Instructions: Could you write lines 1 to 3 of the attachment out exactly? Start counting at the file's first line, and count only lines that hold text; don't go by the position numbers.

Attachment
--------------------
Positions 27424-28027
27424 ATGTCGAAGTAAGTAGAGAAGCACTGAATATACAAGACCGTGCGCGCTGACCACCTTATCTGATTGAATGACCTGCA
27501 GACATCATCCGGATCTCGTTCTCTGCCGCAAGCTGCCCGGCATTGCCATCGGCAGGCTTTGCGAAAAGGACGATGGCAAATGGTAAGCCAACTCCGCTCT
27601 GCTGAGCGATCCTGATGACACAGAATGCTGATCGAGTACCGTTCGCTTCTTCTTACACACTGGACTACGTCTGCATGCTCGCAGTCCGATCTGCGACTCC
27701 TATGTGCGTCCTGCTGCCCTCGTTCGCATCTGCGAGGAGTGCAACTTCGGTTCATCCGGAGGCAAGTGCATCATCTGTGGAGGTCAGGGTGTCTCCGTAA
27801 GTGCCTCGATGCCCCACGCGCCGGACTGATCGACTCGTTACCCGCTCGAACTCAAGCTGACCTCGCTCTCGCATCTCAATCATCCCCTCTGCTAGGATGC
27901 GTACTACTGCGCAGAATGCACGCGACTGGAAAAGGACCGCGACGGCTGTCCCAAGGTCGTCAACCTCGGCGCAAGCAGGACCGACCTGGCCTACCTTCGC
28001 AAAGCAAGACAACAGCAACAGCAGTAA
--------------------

Positions 27424-28027
27424 ATGTCGAAGTAAGTAGAGAAGCACTGAATATACAAGACCGTGCGCGCTGACCACCTTATCTGATTGAATGACCTGCA
27501 GACATCATCCGGATCTCGTTCTCTGCCGCAAGCTGCCCGGCATTGCCATCGGCAGGCTTTGCGAAAAGGACGATGGCAAATGGTAAGCCAACTCCGCTCT